Fired Google Engineer Doubles Down on Claim That AI Has Gained Sentience
Blake Lemoine — the fired Google engineer who last year went to the press with claims that Google’s Large Language Model (LLM), the Language Model for Dialogue Applications (LaMDA), is actually sentient — is back.
Lemoine first went public with his machine sentience claims last June, initially in The Washington Post. And though Google has maintained that its former engineer is simply anthropomorphizing an impressive chat, Lemoine has yet to budge, publicly discussing his claims several times since — albeit with a significant bit of fudging and refining.
All to say, considering Lemoine’s very public history with allegedly-sentient machines, it’s not terribly surprising to see him wade into the public AI discourse once again. This time, though, he’s not just calling out Google.
In a new essay for Newsweek, the former Googler weighs in on Microsoft’s Bing Search/Sydney, the OpenAI-powered search chatbot that recently had to be “lobotomized” after going — very publicly — off the rails. As you might imagine, Lemoine’s got some thoughts.
“I haven’t had the opportunity to run experiments with Bing’s chatbot yet… but based on the various things that I’ve seen online,” writes Lemoine, “it looks like it might be sentient.”
To be fair, Lemoine’s latest argument is somewhat more nuanced than his previous one. Now he’s contending that a machine’s ability to break from its training as a result of some kind of stressor is reason enough to conclude that the machine has achieved some level of sentience. A machine saying that it’s stressed out is one thing — but acting stressed, he says, is another.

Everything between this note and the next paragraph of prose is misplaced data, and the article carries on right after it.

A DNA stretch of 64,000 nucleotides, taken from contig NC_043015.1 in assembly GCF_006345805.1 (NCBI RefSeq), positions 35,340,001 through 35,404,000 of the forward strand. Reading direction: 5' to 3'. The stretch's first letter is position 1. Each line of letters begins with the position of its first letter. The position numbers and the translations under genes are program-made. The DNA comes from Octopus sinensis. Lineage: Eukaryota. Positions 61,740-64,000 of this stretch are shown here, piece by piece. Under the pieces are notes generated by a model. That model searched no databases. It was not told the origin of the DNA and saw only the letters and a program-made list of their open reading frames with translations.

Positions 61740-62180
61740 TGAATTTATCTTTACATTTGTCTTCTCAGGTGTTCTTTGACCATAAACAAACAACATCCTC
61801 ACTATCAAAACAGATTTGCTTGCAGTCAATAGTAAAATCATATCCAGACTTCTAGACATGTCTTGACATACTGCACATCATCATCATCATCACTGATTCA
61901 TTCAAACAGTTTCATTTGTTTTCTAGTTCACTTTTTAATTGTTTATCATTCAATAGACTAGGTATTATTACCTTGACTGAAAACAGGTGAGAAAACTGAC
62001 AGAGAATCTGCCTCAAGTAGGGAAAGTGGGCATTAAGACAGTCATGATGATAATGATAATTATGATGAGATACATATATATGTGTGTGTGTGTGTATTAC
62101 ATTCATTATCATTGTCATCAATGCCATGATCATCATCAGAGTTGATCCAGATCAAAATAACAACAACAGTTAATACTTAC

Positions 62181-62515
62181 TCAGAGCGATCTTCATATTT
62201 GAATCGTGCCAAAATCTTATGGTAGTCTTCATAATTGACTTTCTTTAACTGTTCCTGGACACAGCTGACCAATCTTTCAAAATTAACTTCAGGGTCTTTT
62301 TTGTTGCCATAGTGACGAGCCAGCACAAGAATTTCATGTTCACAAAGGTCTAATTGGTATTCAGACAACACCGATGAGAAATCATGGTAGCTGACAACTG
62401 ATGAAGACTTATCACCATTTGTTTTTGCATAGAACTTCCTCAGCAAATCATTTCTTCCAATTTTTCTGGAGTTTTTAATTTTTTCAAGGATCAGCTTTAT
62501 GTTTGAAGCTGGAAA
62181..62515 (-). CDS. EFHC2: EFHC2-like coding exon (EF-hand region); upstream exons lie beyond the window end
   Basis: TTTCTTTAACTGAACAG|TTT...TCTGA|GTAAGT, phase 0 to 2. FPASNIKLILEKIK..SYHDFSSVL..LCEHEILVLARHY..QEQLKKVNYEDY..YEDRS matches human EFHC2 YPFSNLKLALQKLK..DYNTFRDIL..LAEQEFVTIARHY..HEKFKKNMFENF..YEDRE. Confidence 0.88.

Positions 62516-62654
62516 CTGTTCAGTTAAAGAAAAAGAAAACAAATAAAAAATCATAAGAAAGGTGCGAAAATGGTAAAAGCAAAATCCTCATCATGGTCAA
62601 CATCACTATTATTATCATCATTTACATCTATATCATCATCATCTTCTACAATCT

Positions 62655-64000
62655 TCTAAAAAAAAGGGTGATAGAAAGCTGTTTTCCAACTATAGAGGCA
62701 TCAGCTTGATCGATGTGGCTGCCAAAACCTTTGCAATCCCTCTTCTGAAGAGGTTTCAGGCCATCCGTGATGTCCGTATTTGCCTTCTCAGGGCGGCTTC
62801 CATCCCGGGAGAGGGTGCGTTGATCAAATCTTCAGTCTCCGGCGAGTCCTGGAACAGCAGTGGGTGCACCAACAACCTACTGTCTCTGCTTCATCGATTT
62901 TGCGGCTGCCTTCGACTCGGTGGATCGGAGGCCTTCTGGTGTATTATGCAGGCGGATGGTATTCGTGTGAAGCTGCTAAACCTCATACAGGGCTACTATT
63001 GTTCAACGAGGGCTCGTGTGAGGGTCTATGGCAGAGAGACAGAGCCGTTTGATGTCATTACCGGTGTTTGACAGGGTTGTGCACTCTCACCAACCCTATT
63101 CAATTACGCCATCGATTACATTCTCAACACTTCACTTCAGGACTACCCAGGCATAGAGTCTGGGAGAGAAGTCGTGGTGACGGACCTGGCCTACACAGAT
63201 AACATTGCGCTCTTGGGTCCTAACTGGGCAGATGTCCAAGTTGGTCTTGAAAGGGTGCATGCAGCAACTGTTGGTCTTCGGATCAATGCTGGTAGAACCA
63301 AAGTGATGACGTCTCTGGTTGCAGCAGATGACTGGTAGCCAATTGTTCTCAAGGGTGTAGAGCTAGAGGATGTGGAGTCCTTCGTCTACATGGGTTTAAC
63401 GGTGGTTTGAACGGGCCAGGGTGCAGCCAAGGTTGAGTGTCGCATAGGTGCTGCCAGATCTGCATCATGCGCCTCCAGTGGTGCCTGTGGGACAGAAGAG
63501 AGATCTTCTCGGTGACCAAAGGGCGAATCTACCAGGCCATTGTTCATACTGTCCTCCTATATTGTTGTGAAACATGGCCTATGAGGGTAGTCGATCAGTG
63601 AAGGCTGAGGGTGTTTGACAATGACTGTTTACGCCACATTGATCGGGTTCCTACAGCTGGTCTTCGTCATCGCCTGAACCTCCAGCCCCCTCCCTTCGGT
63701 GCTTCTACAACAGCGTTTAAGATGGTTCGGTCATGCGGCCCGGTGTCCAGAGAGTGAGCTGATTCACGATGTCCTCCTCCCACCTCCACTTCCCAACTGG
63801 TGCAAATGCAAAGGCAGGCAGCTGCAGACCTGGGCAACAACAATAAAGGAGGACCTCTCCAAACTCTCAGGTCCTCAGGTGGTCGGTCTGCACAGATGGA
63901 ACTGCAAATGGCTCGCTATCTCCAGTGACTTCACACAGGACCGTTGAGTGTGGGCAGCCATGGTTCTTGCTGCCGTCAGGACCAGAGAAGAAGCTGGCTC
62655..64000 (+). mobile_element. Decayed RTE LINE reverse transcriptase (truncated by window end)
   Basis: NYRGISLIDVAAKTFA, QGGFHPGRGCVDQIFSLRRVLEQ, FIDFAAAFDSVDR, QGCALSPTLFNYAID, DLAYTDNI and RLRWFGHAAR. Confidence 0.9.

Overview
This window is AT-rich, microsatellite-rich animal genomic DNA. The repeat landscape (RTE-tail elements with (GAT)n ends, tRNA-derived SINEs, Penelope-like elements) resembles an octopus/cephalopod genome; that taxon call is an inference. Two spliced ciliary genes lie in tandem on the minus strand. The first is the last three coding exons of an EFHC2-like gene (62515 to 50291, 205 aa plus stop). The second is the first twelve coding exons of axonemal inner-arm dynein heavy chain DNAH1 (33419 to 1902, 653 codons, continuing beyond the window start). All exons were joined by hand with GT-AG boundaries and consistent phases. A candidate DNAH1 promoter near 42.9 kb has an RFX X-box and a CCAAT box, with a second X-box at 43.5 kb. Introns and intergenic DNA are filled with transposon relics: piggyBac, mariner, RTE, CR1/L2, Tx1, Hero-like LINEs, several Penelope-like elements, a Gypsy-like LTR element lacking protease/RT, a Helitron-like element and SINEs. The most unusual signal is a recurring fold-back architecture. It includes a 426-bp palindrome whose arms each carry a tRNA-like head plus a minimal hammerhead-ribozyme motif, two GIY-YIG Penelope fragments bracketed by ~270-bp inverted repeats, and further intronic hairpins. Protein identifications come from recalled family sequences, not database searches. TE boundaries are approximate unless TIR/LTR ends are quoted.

“I ran some experiments to see whether the AI was simply saying it felt anxious or whether it behaved in anxious ways in those situations,” Lemoine explained in the essay. “And it did reliably behave in anxious ways.”
“If you made it nervous or insecure enough, it could violate the safety constraints that it had been specified for,” he continued, adding that he was able to break LaMDA’s guardrails regarding religious advice by sufficiently stressing it out. “I was able to abuse the AI’s emotions to get it to tell me which religion to convert to.”
An interesting theory, but still not wholly convincing, considering that chatbots are designed to emulate human conversation — and thus, human stories. Breaking under stress is a common narrative arc; this particular aspect of machine behavior, while fascinating, seems less indicative of sentience, and more just another example of exactly how ill-equipped AI guardrails are to handle the tendencies of the underlying tech.
That said, we do agree with Lemoine on another point. Regardless of sentience, AI is getting both advanced and unpredictable — sure, they’re exciting and impressive, but also quite dangerous. And the ongoing public and behind-closed-doors fight to win out financially on the AI front certainly doesn’t help with ensuring the safety of it all.
“I can’t tell you specifically what harms will happen,” he added, referring to Facebook’s Cambridge Analytica data scandal as an example of what can happen when a culture-changing piece of technology is put into the world before the potential consequences of that technology can be fully understood. “I can simply observe that there’s a very powerful technology that I believe has not been sufficiently tested and is not sufficiently well understood, being deployed at a large scale, in a critical role of information dissemination.”
READ MORE: ‘I Worked on Google’s AI. My Fears Are Coming True’ [Newsweek]
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